Thus, though the definition of personhood is pivotal to the discourse of abortion ethics, it remains unresolved.
Feminists consider personhood a social category, not an isolated state.
The manner in which this concept is defined influences the way in which the conflict between the rights of the woman and of the foetus are seen in the context of abortion.
The key questions to define the ‘personhood’ status of the foetus are: ‘what is a person? ’ The literature indicates that there is no consensus on criteria defining personhood; they are as difficult and controversial as abortion itself is.
The failure to acknowledge gender injustice in the family permits it to be perpetuated and extended.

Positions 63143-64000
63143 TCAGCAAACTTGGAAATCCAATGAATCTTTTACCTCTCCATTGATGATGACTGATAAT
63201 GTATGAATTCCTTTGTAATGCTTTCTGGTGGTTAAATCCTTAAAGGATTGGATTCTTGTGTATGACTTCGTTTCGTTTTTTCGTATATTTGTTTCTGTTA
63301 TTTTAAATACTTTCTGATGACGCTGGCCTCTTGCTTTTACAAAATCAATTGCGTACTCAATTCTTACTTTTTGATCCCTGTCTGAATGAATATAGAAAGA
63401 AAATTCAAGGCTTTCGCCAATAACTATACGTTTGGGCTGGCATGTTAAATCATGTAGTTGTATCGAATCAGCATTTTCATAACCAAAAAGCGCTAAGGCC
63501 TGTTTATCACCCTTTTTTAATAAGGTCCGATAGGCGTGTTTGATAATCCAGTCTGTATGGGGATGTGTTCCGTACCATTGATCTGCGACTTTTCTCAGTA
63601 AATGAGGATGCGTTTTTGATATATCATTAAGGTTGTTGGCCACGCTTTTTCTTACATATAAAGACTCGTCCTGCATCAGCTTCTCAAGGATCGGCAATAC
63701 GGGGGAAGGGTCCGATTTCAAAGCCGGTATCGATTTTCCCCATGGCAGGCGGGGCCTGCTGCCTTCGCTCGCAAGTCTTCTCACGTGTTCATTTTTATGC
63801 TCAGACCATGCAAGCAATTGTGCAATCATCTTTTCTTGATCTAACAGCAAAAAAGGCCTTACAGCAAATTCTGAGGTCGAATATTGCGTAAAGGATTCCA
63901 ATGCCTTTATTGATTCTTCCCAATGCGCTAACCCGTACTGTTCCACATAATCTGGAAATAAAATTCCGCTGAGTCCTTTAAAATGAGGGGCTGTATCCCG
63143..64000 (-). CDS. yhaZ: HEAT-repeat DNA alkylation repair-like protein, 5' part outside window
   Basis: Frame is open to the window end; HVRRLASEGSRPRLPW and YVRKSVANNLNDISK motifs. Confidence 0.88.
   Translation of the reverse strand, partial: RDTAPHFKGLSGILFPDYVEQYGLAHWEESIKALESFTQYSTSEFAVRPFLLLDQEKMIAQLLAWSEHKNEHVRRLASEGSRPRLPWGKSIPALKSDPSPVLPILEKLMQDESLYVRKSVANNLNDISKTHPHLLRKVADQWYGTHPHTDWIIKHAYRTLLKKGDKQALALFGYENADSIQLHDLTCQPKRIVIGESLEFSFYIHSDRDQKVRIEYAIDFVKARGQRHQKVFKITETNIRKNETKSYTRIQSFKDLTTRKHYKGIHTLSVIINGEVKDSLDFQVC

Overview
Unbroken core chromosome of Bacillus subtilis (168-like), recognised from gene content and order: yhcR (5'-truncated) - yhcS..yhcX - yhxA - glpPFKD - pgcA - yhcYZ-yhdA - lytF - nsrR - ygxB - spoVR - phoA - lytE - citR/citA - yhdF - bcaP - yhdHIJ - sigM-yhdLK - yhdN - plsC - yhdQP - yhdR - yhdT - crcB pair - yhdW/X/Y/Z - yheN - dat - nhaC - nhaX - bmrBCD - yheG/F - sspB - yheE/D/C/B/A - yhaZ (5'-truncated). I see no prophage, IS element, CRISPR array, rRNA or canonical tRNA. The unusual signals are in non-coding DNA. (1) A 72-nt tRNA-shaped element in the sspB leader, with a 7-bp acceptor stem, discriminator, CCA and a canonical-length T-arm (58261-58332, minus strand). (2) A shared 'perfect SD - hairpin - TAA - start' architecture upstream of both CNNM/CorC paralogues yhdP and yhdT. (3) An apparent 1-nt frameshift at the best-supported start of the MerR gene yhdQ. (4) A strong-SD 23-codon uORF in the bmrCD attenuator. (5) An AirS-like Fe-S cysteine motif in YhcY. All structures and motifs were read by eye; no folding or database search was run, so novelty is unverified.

Feminist bioethics also differs from other bioethics frameworks in its methodological approach (9).The controversies surrounding any discussion of abortion ethics are long-standing and with no prospect of resolution in the near future.For one, they refer to the competing goals, rights and responsibilities of more than one entity/individual.This is particularly important when one is engaged in advocacy in the community.Thus I felt the need to examine whether various seemingly contradictory positions could be resolved and sustained on ethical grounds.It takes into account the systemic whole, whether analysing a single phenomenon or a general issue.The case-based approach, contextual analysis, a moral and political stance against social justice, and attention to disadvantaged groups in terms of power relationships- all these characterise the methodologies of feminist approaches to uses differential analytical categories such as gender, age, sexual orientation, disability status, socio-economic status, race, culture, and ethnicity.This paper examines three core ethical issues around abortion:the moral standing of the foetus which is closely linked with the concept of ‘personhood’; the conflict of ‘rights’ between the woman and her foetus; and finally whether the h.”rm, to a woman, of carrying an unwanted pregnancy to full term outweighs the harm of undergoing an abortion.It touches upon ethical issues involved in sex-selective abortions and abortions sought following medical diagnosis predicting mental or physical disabilities.In the years that I have been engaged in abortion research – and advocacy for women’s right to safe abortions — I have faced difficult questions about my stand on the subject.I have been challenged on my views supporting abortion in general.